Big Screen Berkeley: ‘Never Look Away’

Oliver Masucci in Never Look Away

Late last year, I mused that Hirokazu Kore-Eda’s Shoplifters was well-positioned to win the 2019 Academy Award for Best Foreign Language Film. I’m sticking to my prediction, but there is of course competition— including Werk ohne Autor (Never Look Away), the latest feature from filmmaker Florian Maria Georg Christian Graf Henckel von Donnersmarck, whose outstanding drama The Lives of Others won an Oscar in 2007.

Opening at Landmark’s Shattuck Cinemas on Friday, Feb. 15, Never Look Away is a fictionalized take on the life of German artist Gerhard Richter, who is, apparently, none too pleased with the artistic liberties taken by von Donnersmarck. And while it contains 90 minutes of bravura cinema – basically the entirety of its first act — Never Look Away ultimately (and unfortunately) clocks in at a bloated three hours and nine minutes.

Beginning during a Nazi-era visit to an exhibit of ‘degenerate art’ (including works by Kandinsky, Klee, and Mondrian), the film introduces us to 8-year old Kurt Barnert and his beloved aunt Elisabeth (Saskia Rosendahl). Elisabeth knows her nephew is already artistically inclined; she considers the exhibit an opportunity to expose him to works that, according to the stern tour guide, “rise to the level of a crime,” but which she secretly admires.

Unfortunately, Elisabeth suffers from mild schizophrenia, a condition that soon comes to the attention of the Reich Health Authority. Placed in the care of Germany’s leading gynecologist and enforcer of genetic ‘purity’, Professor Seeband (the excellent Sebastian Koch), she is hospitalized and subsequently sterilized.


The film’s first half details Elisabeth’s tragic illness and ultimate death at the hands of Seeband, while following Kurt (Tom Schilling) as he grows up during wartime, survives the firebombing of Dresden, and becomes one of East Germany’s most promising exponents of socialist realist art. A massive and unlikely coincidence draws Seeband into Kurt’s post-war life; whether or not you’re able to suspend your disbelief and accept this eyebrow-raising development will color your opinion of the rest of the film.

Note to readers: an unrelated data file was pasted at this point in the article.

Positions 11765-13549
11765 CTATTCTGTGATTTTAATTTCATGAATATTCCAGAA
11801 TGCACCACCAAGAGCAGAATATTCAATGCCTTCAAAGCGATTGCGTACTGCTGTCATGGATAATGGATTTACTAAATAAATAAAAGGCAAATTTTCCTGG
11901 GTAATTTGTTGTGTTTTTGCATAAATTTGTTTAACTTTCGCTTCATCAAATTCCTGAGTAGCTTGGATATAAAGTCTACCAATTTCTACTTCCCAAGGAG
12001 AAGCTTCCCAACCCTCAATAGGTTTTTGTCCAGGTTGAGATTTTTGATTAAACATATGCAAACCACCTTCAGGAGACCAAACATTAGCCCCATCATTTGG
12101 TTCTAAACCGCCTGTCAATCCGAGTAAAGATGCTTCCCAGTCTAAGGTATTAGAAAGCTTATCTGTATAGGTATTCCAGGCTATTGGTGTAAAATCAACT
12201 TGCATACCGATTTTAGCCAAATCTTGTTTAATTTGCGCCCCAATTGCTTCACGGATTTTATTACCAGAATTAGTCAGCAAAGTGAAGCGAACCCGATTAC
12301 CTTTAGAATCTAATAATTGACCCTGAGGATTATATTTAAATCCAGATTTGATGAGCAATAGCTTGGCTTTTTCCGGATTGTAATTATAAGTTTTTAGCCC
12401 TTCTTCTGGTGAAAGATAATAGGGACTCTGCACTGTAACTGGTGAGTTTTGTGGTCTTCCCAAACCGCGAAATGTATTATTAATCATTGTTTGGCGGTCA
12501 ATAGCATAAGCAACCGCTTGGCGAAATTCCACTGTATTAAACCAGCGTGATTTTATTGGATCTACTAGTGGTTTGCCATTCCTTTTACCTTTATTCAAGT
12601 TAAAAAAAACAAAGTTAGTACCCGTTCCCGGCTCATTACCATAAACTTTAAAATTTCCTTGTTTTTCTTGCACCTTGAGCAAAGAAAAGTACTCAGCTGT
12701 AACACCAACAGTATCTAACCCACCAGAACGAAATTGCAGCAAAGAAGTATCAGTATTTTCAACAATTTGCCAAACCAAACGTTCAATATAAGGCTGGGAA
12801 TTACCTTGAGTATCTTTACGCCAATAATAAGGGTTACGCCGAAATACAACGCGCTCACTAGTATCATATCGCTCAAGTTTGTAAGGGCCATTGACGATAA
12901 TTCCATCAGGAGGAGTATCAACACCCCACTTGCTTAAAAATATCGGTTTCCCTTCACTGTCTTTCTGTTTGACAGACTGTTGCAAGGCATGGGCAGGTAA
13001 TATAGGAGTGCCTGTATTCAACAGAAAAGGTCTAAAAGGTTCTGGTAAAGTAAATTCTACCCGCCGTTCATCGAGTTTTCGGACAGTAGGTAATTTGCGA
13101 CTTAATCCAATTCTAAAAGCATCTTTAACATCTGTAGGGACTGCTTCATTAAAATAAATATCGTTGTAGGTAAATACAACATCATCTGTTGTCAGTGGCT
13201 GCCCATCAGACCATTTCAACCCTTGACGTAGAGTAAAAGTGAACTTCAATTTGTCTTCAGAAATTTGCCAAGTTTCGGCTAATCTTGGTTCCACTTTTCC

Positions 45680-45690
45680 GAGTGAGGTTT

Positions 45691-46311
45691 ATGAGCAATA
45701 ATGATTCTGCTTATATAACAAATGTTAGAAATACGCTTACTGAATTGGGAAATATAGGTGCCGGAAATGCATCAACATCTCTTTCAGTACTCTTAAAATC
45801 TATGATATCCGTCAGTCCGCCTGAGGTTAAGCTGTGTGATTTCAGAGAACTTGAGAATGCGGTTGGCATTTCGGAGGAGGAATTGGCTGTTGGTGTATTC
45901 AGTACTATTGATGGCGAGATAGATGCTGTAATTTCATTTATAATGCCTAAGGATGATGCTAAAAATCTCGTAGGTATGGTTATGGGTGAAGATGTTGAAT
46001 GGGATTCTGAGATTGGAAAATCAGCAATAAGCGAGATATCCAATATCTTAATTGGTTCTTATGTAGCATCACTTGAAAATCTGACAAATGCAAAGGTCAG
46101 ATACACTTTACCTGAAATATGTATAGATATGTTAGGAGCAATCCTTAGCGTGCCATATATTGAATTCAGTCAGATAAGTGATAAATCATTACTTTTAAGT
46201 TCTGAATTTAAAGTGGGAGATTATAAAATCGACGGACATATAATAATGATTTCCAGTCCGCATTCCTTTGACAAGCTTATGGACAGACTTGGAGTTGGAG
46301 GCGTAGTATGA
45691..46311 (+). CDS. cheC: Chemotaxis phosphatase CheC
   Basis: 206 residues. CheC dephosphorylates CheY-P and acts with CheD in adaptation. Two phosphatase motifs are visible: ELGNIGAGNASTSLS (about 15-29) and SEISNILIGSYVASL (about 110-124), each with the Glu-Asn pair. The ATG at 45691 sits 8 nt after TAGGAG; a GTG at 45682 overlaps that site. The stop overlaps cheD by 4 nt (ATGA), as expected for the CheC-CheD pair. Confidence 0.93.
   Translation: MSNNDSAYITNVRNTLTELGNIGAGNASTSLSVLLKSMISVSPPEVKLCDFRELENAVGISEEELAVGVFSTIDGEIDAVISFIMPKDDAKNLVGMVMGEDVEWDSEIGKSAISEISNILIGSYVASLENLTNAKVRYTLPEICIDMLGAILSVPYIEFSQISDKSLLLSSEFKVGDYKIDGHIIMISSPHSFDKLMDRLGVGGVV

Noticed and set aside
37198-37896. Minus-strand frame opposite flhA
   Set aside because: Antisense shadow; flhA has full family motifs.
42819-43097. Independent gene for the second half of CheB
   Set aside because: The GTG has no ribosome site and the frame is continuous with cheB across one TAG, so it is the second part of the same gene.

A standout art student at Dresden’s Stenciling and Signage School, Kurt is commissioned to paint a massive mural entitled ‘The Unity of the Working Class.’ As he toils away, memories of the ‘degenerate art’ Aunt Elisabeth exposed him to as a child gnaw at his conscience: socialist realism may pay the bills, but it doesn’t satisfy his need to create something new, different and distinctly personal.

Now at its halfway point, Never Look Away suddenly and drastically transforms into an unfortunate series of caricatures, stereotypes and predictable biopic tropes. Kurt defects to the West, where he is taken under the wing of art instructor and millinery enthusiast van Veerten (Oliver Masucci, playing a character clearly modeled on Joseph Beuys), who helps his new pupil discover his own style and achieve the success he deserves.

189 minutes makes for a very long movie indeed, and there’s simply too little drama in Never Look Away’s second half to justify its length. Even the film’s most intriguing subplot quietly withers away, as war criminal Seeband is neither punished nor seen again after a hurried final-reel departure from Kurt’s workshop. As magical as the film’s first 90 minutes are, they’re simply not enough to wash away the stale taste left by its second 90 — and surely not enough to warrant an Academy Award.